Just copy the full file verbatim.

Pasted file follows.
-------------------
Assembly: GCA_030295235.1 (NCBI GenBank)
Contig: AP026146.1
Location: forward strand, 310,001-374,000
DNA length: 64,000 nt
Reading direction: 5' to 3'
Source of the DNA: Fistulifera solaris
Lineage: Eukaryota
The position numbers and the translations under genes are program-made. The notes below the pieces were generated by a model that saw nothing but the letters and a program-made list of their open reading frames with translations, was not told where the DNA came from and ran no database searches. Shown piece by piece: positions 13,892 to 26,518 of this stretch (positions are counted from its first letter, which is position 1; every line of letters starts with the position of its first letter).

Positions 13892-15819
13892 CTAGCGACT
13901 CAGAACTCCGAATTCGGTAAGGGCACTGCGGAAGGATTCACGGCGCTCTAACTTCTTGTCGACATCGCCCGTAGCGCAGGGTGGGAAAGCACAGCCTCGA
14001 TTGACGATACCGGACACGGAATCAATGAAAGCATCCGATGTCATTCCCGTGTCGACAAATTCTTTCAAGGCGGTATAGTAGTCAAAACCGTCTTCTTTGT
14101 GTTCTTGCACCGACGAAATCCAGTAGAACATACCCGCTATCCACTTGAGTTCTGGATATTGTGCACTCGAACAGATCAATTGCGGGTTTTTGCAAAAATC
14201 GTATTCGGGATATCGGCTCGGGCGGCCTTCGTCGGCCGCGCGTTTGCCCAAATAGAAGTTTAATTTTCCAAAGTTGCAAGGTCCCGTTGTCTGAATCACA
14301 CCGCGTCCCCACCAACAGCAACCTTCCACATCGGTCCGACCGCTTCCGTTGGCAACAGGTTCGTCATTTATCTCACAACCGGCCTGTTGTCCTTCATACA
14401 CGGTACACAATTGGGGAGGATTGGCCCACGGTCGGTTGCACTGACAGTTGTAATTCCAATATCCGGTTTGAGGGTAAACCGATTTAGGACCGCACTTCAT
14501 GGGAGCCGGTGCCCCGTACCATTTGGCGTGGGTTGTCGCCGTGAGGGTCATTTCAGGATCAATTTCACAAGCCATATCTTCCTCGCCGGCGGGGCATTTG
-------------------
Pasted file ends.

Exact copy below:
Assembly: GCA_030295235.1 (NCBI GenBank)
Contig: AP026146.1
Location: forward strand, 310,001-374,000
DNA length: 64,000 nt
Reading direction: 5' to 3'
Source of the DNA: Fistulifera solaris
Lineage: Eukaryota
The position numbers and the translations under genes are program-made. The notes below the pieces were generated by a model that saw nothing but the letters and a program-made list of their open reading frames with translations, was not told where the DNA came from and ran no database searches. Shown piece by piece: positions 13,892 to 26,518 of this stretch (positions are counted from its first letter, which is position 1; every line of letters starts with the position of its first letter).

Positions 13892-15819
13892 CTAGCGACT
13901 CAGAACTCCGAATTCGGTAAGGGCACTGCGGAAGGATTCACGGCGCTCTAACTTCTTGTCGACATCGCCCGTAGCGCAGGGTGGGAAAGCACAGCCTCGA
14001 TTGACGATACCGGACACGGAATCAATGAAAGCATCCGATGTCATTCCCGTGTCGACAAATTCTTTCAAGGCGGTATAGTAGTCAAAACCGTCTTCTTTGT
14101 GTTCTTGCACCGACGAAATCCAGTAGAACATACCCGCTATCCACTTGAGTTCTGGATATTGTGCACTCGAACAGATCAATTGCGGGTTTTTGCAAAAATC
14201 GTATTCGGGATATCGGCTCGGGCGGCCTTCGTCGGCCGCGCGTTTGCCCAAATAGAAGTTTAATTTTCCAAAGTTGCAAGGTCCCGTTGTCTGAATCACA
14301 CCGCGTCCCCACCAACAGCAACCTTCCACATCGGTCCGACCGCTTCCGTTGGCAACAGGTTCGTCATTTATCTCACAACCGGCCTGTTGTCCTTCATACA
14401 CGGTACACAATTGGGGAGGATTGGCCCACGGTCGGTTGCACTGACAGTTGTAATTCCAATATCCGGTTTGAGGGTAAACCGATTTAGGACCGCACTTCAT
14501 GGGAGCCGGTGCCCCGTACCATTTGGCGTGGGTTGTCGCCGTGAGGGTCATTTCAGGATCAATTTCACAAGCCATATCTTCCTCGCCGGCGGGGCATTTG